Phil Dirt - Reverb Central - PO Box 1609, Felton, CA 95018-1609 USA
Collection: Ghost Riders In The Skydotdotdot
artworkA concept CD-R release of versions of Stan Jones classic "(Ghost) Riders In The Sky," some of which are cool, some of which are not. This set includes five vocals, including what is often credited as the first version from Vaughn Monroe, though it's rumored that Burl Ives actually cut it first. The other vocals are from Jimmy Rodgers, Tom Jones, Frankie Lane, and the Outlaws.
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Track by Track Review


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Surf (Vocal)


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Cowboy Twang (Instrumental)

Al Casey and Duane Eddy's twang opened new trails in rock 'n' roll. The Ramrods took the Stan Jones cowboy classic and breathed new life into it with the big guitar sound, and amped it to the max with the overdubbed hoots and cattle calls. This is the version all the surf bands heard and were inspired by.

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Orchestral (Instrumental)

Horses cross the speakers as the insipid Hollywood Pops Orchestra horns their way through a drek-ridden orchestral romp. Strings, soft horns... it's oddly attractive, but I really don't want to like it.

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Cowbly Near Surf (Instrumental)

Unique rolling rhythm patterns, surfish whammy, near Jet Harris bass-guitar tone, and an infectious gate... this is both a totally unique arrangement, and a fine track! The reverbed midsection sure does sound like surf, yet it's 1960 and the surf has not evolved yet. Brilliant!

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Surf (Vocal)


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Country Rock (Instrumental)

From their second or third album, the Ventures play "(Ghost) Riders In The Sky" with less flair than they applied to "Walk Don't Run," yet it's attractive and interesting, except for the strings and chorus, which give it a weird, almost old-fart feel.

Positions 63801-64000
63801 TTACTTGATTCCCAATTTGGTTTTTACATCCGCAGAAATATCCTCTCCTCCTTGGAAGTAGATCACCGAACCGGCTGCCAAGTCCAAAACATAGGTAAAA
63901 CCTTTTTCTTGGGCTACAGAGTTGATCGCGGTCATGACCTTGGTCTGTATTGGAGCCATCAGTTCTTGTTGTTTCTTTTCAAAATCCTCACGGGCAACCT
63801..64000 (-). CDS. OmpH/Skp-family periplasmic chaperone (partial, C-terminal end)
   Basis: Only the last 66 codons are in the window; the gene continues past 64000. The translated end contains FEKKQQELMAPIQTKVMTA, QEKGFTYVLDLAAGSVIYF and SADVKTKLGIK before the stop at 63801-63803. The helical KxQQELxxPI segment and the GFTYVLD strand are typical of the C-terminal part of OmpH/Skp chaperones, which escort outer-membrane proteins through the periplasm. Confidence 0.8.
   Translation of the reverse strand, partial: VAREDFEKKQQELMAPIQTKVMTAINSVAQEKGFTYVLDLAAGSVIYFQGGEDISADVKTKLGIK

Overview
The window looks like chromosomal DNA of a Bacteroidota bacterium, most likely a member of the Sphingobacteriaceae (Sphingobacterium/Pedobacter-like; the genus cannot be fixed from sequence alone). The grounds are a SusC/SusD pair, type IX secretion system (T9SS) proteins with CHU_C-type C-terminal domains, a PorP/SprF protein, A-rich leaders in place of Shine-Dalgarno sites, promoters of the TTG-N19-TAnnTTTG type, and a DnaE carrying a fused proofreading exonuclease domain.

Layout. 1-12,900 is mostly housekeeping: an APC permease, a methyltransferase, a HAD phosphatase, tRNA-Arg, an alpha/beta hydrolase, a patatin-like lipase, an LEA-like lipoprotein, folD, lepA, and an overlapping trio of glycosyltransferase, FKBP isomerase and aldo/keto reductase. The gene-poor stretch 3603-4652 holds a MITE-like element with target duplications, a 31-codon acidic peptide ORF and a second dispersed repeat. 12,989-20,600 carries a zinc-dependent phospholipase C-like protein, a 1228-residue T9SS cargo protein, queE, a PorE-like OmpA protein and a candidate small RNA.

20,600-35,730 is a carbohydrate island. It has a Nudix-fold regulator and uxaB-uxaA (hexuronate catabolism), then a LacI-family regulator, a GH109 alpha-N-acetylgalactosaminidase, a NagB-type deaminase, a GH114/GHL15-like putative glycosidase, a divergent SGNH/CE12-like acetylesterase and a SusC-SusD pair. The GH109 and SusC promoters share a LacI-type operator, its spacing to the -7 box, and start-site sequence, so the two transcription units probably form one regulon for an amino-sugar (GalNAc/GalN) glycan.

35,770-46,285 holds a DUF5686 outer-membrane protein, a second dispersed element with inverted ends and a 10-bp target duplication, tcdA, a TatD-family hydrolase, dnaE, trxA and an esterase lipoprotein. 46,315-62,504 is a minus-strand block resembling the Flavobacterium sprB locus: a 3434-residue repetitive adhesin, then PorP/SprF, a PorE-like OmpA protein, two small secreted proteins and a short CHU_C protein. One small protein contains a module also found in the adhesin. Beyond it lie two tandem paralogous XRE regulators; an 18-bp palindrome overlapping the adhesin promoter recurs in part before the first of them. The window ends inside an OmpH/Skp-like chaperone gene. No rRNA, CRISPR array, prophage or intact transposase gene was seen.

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Surf (Instrumental)

The first truly surf version of Stan Jones' cowboy classic that had already been rocked out by the Ramrods. This version is still my favorite of all, save the insane EchoPlexed psychedelic rendition from Mexico's Los Babys. The glissandoes and piano are essential to making it work, and the resulting recording is totally infectious, and enhances any drive down an open road.

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Rock (Instrumental)

Thick sound and a forced-quirk arrangement separate this version of "(Ghost) Riders In The Sky" from the pack. Plucking, a fast-ish rhythm, and a completely original arrangement. Sorta cool, sorta weird, sorta interesting. The long slow climbing slide chords are strange.

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Rock (Instrumental)

Dry guitar plays the introductory riffs, then the band comes in. The guitar is processed through studio tape delay fed out to the right channel, giving it some spatial depth. Obviously recorded at low volumes, yet well within the bounds of interesting. It's essentially the Ramrods' arrangement softened significantly and sand chorus falsetto.

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MOR Rock (Instrumental)

Cheesy horns hint of Goldfinger while Al Caiola's guitar thinly plays "(Ghost) Riders In The Sky" with a much weaker sound than you might expect from him. Very much a studio creation.

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Rock (Vocal)


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Orchestral (Instrumental)

The Roland Shaw Orchestra play "(Ghost) Riders In The Sky" as if they are auditioning for a screen version of Oklahoma. Way too squishy for my taste!

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MOR Rock (Instrumental)